HomeNewsBriefRising Brazil Border Seizures Troubling Sign for the Region
BRIEF

Rising Brazil Border Seizures Troubling Sign for the Region

ARMS TRAFFICKING / 5 MAR 2018 BY C.H. GARDINER EN

Even without significant investment in border security, weapons and narcotics seizures along Brazil’s borders have increased over the last year, giving rise to the possibility that this increase is being driven by underworld dynamics.

According to federal police data, there was a 33.5 percent increase in seizures of arms illegally crossing into the country in 2017, O Globo reported. The majority of the guns were destined for Rio de Janeiro and São Paulo from where many are redistributed across the country.

Ninety-five percent of weapons seizures occurred in the Brazilian states of Mato Grosso do Sul and Paraná, which share a land border with Paraguay where the town of Pedro Juan Caballero has increasingly become a hub of cross-border criminal activity. The remaining five percent were transported by small planes between Bolivia and Paraguay to the interior of São Paulo and Minas Gerais.

              SEE ALSO: Coverage of Paraguay

Marijuana and cocaine seizures also rose by 74.1 percent and 39.4 percent respectively. Brazil’s domestic market is the second largest consumer of cocaine in the world behind the United States and the country has been increasingly used as a shipping point for narcotics to Europe.

InSight Crime Analysis

Despite the recent successful seizures, the Brazilian government has chosen to decrease expenditure on systems designed to monitor the country’s border. Sisfron — a network of sensors that the government is installing to cover Brazil’s 17,000 kilometer border by 2022 — currently covers just four percent of the frontier.

As federal resources are moved away from intercepting weapons and narcotics at the border and instead are focused on endpoint destinations like Rio de Janeiro, the ability of security forces to challenge the development of trafficking routes is suffering some setbacks. To make matters worse, a 2016 change in legislation, which caps the federal budget, effectively prevents new investment in border security without having to reduce spending elsewhere.

SEE ALSO: PCC News and Profiles

Given the lack of resources, it’s not clear what’s causing the uptick in seizures. The increase in cross-border seizures comes on the heels of reports that detailed attempts by criminal groups to import weapons into Brazil from Venezuela, taking advantage of the economic and political instability in the country.

Organizations like the First Capital Command (Primeiro Comando da Capital – PCC) have also utilized significant resources to establish a strong presence in neighboring countries like Paraguay to facilitate trafficking. Powerful elites in the Paraguayan government may be directly or indirectly benefiting from the illicit cross-border activities of the organization, decreasing political will on one side of the frontier to combat the issue.

The escalating conflicts between criminal organizations within Brazil, and a national security policy focusing more on the use of strong-arm tactics are driving criminal organizations to arm and train themselves, boosting the demand for weapons from neighboring nations.

Brazil has the third longest land border in the world and shares it with countries that are abundant producers and distributors of weapons, narcotics, and contraband.

Compartir icon icon icon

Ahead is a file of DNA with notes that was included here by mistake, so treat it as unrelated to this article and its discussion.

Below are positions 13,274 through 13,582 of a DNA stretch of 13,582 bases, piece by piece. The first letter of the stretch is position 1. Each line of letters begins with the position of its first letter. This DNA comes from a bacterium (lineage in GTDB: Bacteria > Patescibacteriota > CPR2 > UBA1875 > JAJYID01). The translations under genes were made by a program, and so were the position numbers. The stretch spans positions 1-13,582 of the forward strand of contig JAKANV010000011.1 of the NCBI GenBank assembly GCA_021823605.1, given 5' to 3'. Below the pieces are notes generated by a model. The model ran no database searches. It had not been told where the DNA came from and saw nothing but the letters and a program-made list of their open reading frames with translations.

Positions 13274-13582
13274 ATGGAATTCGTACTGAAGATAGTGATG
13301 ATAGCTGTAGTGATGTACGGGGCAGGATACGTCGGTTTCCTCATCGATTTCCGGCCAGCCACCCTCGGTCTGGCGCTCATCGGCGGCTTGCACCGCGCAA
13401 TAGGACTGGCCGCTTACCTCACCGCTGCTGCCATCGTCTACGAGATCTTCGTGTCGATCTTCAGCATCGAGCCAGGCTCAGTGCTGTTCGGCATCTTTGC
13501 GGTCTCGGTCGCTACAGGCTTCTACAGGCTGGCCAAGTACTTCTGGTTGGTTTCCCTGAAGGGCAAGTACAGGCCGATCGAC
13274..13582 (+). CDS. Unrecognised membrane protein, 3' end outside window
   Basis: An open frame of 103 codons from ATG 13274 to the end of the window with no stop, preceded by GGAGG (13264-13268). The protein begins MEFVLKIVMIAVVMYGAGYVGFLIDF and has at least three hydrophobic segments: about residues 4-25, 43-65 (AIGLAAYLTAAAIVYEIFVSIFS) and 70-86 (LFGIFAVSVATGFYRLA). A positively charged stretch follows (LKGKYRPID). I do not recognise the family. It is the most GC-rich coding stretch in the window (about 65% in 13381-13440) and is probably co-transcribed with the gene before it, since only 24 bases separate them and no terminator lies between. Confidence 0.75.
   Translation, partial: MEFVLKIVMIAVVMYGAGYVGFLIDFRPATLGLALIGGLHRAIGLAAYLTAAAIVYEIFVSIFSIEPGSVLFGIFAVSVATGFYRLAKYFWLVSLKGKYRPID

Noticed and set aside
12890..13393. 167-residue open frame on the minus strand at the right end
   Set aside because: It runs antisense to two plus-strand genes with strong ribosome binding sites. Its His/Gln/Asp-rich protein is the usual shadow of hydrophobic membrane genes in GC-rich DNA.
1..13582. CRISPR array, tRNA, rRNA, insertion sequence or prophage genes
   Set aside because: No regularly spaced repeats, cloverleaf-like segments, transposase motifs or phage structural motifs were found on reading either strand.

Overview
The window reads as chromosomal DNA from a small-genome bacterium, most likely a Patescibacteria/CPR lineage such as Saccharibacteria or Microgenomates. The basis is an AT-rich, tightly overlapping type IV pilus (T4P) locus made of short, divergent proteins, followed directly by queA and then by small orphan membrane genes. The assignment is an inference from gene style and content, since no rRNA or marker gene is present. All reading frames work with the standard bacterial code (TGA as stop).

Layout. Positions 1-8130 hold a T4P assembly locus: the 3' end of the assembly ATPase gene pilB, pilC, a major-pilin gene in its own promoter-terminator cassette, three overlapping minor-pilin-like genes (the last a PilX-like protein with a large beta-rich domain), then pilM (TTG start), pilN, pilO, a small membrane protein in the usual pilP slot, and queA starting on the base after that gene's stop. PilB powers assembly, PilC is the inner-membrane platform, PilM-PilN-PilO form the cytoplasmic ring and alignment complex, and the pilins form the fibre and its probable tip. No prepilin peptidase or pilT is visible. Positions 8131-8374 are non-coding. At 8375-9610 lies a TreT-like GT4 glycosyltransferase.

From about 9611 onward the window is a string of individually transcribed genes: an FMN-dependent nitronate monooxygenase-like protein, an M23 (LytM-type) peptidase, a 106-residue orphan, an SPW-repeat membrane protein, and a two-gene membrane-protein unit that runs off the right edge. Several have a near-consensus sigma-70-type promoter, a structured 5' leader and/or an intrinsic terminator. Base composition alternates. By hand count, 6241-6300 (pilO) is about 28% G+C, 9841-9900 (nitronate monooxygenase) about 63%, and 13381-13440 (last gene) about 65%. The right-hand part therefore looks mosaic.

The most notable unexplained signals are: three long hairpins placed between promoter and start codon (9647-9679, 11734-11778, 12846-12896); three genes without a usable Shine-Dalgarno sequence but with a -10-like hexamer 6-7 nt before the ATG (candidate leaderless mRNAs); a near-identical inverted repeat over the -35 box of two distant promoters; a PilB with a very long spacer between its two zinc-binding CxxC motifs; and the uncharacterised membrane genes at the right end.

What are your thoughts? Click here to send InSight Crime your comments.

We encourage readers to copy and distribute our work for non-commercial purposes, with attribution to InSight Crime in the byline and links to the original at both the top and bottom of the article. Check the Creative Commons website for more details of how to share our work, and please send us an email if you use an article.

Related Content

EPP / 2 MAY 2011

A recently released hostage of Paraguayan guerrilla group the EPP says his captors boasted about their links to Colombia, Venezuela…

ARGENTINA / 4 MAR 2019

Authorities in Bolivia have arrested one of Argentina’s most sought after drug traffickers dubbed the alleged “El Chapo Guzmán” of…

BRAZIL / 26 OCT 2011

Brazil's elite military police are trying to build ties with communities and undo the harm done by officers who allegedly…

About InSight Crime

THE ORGANIZATION

We Have Updated Our Website

4 FEB 2021

Welcome to our new home page. We have revamped the site to create a better display and reader experience.

THE ORGANIZATION

InSight Crime Events – Border Crime: The Northern Triangle and Tri-Border Area

ARGENTINA / 25 JAN 2021

Through several rounds of extensive field investigations, our researchers have analyzed and mapped out the main illicit economies and criminal groups present in 39 border departments spread across the six countries of study – the Northern Triangle trio of Guatemala, Honduras, and El…

BRIEF

InSight Crime’s ‘Memo Fantasma’ Investigation Wins Simón Bolívar National Journalism Prize

COLOMBIA / 20 NOV 2020

The staff at InSight Crime was awarded the prestigious Simón Bolívar national journalism prize in Colombia for its two-year investigation into the drug trafficker known as “Memo Fantasma,” which was…

ANALYSIS

InSight Crime – From Uncovering Organized Crime to Finding What Works

COLOMBIA / 12 NOV 2020

This project began 10 years ago as an effort to address a problem: the lack of daily coverage, investigative stories and analysis of organized crime in the Americas. …

ANALYSIS

InSight Crime – Ten Years of Investigating Organized Crime in the Americas

FEATURED / 2 NOV 2020

In early 2009, Steven Dudley was in Medellín, Colombia. His assignment: speak to a jailed paramilitary leader in the Itagui prison, just south of the city. Following his interview inside…